A one-man, self-contained spray injection patcher allows a contractor to properly repair a pothole without ever leaving the cab of the truck.
Smaller dump units with heated hoppers can be an asset for contractors in which pothole repair is not their main business.
Hotboxes allow contractors to keep mix heated all day or overnight, which saves on costs and reduces waste.
All-in-one units provide contractors with the convenience of having all their equipment and material for pothole repair with them at all times.
Available in truck or trailer-mounted models, hotboxes (and recyclers) help cut back on waste and the costs associated with it. Before hotboxes contractors had a brief time to use the hot mix before it began to harden on them. Heated hoppers give contractors more hours in a day to work.
Most of us, while we see potholes every day this time of year, don?t think twice about them - unless we can?t avoid one. But for any pavement maintenance contractor, potholes can be an important and lucrative part of your business.
Most pavement maintenance contractors know there are a number of ways to repair potholes. And with advancements in the industry, the use of equipment in pothole repair has become increasingly acceptable, if not the preferred method, because of safety and cost savings.
And the variety of pothole repair equipment available makes it possibole for any interested contractor to match the equipment to the amount of pothole repair work he expects to do.
Hotboxes are an option
For a contractor who prefers filling potholes with virgin hot mix asphalt, a hotbox can be a worthwhile investment. A hotbox helps in the storage and transportation of material, says Ron Jay, vice president and part owner of Process Heating Co. Hotboxes can be heated using an electric heating system or a propane burner. The Patch King from Process Heating is one example of an electric heated hotbox. The electrically heated box keeps mix heated all day, can be used to keep extra mix heated overnight, or even used to heat up cold mix, Jay says.
Spaulding Mfg. also manufactures pothole repair equipment with heated hoppers. Spaulding?s equipment is heated with propane- or diesel-fire burners. The units can be trailer or truck mounted or slid into the back of a truck, says Linda Kwapis, general manager. Spaulding?s units also work with hot or cold mix asphalt to keep the mix heated at a workable temperature. Spaulding also offers a unit that can reclaim asphalt, turning it back into a molten state to be used for another repair. The biggest advantage to using this equipment is the increased production a contractor can get from the material, Kwapis says.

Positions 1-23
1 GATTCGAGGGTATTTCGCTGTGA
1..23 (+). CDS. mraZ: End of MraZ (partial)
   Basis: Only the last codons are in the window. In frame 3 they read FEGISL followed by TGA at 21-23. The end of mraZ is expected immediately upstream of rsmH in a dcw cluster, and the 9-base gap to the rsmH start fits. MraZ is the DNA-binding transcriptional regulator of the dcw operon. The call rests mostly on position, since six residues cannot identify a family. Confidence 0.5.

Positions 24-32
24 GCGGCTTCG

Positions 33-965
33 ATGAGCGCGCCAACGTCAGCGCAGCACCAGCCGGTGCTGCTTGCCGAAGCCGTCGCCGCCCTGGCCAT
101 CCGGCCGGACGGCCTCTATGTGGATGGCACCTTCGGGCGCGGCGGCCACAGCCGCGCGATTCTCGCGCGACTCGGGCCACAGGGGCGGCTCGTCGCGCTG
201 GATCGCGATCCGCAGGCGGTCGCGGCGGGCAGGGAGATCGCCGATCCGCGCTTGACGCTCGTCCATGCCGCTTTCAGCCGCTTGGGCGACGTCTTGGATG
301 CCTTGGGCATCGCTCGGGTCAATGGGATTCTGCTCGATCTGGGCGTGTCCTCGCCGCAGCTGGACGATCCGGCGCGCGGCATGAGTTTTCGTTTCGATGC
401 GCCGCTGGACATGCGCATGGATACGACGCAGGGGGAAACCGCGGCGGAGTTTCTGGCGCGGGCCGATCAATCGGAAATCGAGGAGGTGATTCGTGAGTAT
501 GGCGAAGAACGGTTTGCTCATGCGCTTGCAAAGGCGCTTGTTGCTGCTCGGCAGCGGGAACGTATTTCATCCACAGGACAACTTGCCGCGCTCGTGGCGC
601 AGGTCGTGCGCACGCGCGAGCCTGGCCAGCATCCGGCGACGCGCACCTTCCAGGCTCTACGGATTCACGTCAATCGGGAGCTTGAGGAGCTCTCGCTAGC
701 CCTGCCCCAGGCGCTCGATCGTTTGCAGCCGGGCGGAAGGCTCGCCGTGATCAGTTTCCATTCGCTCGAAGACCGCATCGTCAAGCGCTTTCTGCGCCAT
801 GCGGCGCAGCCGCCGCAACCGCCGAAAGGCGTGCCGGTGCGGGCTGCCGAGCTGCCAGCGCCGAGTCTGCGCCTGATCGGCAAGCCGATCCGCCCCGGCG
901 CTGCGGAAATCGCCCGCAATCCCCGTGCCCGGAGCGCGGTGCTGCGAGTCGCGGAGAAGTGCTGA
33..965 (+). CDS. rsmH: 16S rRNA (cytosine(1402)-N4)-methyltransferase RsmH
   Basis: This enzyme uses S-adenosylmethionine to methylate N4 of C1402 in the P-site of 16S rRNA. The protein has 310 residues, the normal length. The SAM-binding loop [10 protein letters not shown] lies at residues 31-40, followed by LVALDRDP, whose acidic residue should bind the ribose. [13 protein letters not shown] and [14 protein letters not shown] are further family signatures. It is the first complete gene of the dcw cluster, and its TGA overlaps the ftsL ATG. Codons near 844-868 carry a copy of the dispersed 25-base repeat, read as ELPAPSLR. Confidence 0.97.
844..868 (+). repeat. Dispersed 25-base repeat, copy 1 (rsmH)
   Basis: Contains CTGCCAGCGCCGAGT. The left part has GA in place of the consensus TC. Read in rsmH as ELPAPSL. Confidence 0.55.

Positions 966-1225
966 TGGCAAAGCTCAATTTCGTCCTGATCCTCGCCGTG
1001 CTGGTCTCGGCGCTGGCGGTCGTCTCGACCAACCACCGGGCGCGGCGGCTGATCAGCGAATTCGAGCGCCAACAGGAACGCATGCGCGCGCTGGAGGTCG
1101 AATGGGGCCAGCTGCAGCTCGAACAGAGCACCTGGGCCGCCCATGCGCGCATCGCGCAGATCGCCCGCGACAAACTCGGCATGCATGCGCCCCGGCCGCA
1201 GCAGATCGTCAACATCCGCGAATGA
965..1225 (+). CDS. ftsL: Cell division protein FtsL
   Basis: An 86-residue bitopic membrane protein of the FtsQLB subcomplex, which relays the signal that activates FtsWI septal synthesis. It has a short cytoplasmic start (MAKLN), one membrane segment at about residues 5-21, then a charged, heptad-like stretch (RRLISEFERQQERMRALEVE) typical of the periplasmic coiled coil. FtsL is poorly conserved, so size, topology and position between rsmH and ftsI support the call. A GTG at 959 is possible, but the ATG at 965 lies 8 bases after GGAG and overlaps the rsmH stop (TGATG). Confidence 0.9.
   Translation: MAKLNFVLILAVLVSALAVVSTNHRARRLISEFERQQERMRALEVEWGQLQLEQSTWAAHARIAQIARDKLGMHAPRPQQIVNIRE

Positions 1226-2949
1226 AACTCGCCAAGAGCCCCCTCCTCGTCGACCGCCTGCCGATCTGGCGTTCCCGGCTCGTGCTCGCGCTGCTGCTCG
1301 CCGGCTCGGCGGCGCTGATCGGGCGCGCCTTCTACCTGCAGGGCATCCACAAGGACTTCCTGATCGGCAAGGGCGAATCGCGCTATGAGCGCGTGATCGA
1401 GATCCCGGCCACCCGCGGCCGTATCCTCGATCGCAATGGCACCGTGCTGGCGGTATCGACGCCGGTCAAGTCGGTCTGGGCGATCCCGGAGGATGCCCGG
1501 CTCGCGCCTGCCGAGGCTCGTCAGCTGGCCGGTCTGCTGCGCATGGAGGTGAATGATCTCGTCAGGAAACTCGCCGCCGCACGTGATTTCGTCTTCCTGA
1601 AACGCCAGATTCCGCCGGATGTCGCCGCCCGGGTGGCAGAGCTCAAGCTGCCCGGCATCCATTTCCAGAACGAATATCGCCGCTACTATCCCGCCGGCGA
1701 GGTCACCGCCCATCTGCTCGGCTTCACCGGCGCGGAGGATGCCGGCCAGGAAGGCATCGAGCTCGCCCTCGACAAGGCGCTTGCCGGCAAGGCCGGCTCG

Units like these use heating elements attached to the sides and bottom of the hopper. These elements heat the entire box resulting in uniform and even heating of the mix inside. ?You don?t have hot spots that will tend to burn and dry the asphalt material out," Jay says.
Jay says a hotbox helps cut back on waste and the costs associated with it. Before this type of equipment was available contractors had a very small window of time available to use the hot mix for repairs before it began to harden on them. Now, heated hoppers give contractors hours more in a day to work with the material as well as the option to keep it heated overnight and usable the next day. "With the cost of asphalt today, they're not throwing it out back or paying the asphalt company to take it back. So they're increasing their bottom line by reducing waste and increasing production," Kwapis says.
"It allows them to pick up their mix at the hot plant and keeps it hot all day," Jay says. "And then if they have a ton or two left at the end of the day they can go back, plug it in, and keep it overnight so that they don't have to dispose of it and pay the disposal fees that they charge now to get rid of it."
Hotboxes can also be used for utility cuts and shoulder repairs and in some cases crack filling as well. But this type of equipment is just one tool a pothole repair contractor will need in the overall process of the repair. A contractor will also need other equipment such as cutters, a way to blow out the pothole, and compactors.
Kwapis says she knows contractors have different demands for their equipment, and the Spaulding models can be a good option to suit those different needs. "The unique thing is that we offer over 40 different options because every crew feels there is a different way and different types of materials that they need to provide to get the job done. And all of those options can be included right on the trailer. So when they leave to go to the job everything is right there for them," Kwapis says. "A contractor can build it to his specifications depending on the types of tools that he feels need to be on that trailer and on that job to get the job done."
And for contractors who aren't so thrilled with shoveling mix out of the hopper, Spaulding now offers a hydraulically controlled auger model. "All the operator has to do is push a button and the material dispenses into the hole. It really eliminates all the shoveling," she says.
Kwapis says both municipalities and contractors purchase the Spaulding equipment. And whether pothole repairs are a main line or a sideline business for contractors, this equipment is suitable for both. "The reason being is because of the capacity sizes," she says. Units can be purchased with hopper sizes ranging from 1 to 6 tons. "That allows the price range to go into a price range that's very affordable to a small contractor or somebody that doesn't use it as their everyday bottom line piece of equipment," Kwapis says.
Jay says the Patch King's biggest customers are government agencies, cities, and states. But contractors who subcontract work from these entities might also find the hotbox to be a good investment. Three different units of the Patch King are available: a dump truck unit, an auger system unit that can fit in a dump truck or be chassis mounted, and a trailer unit. The hopper sizes range from 3.5 cu. yds. up to 8 cu. yds. "Originally it was designed to fit in the back of an existing 5-yd. truck, which most cities, counties, and municipalities have. So it would keep the cost down by not having to buy a truck," Jay says.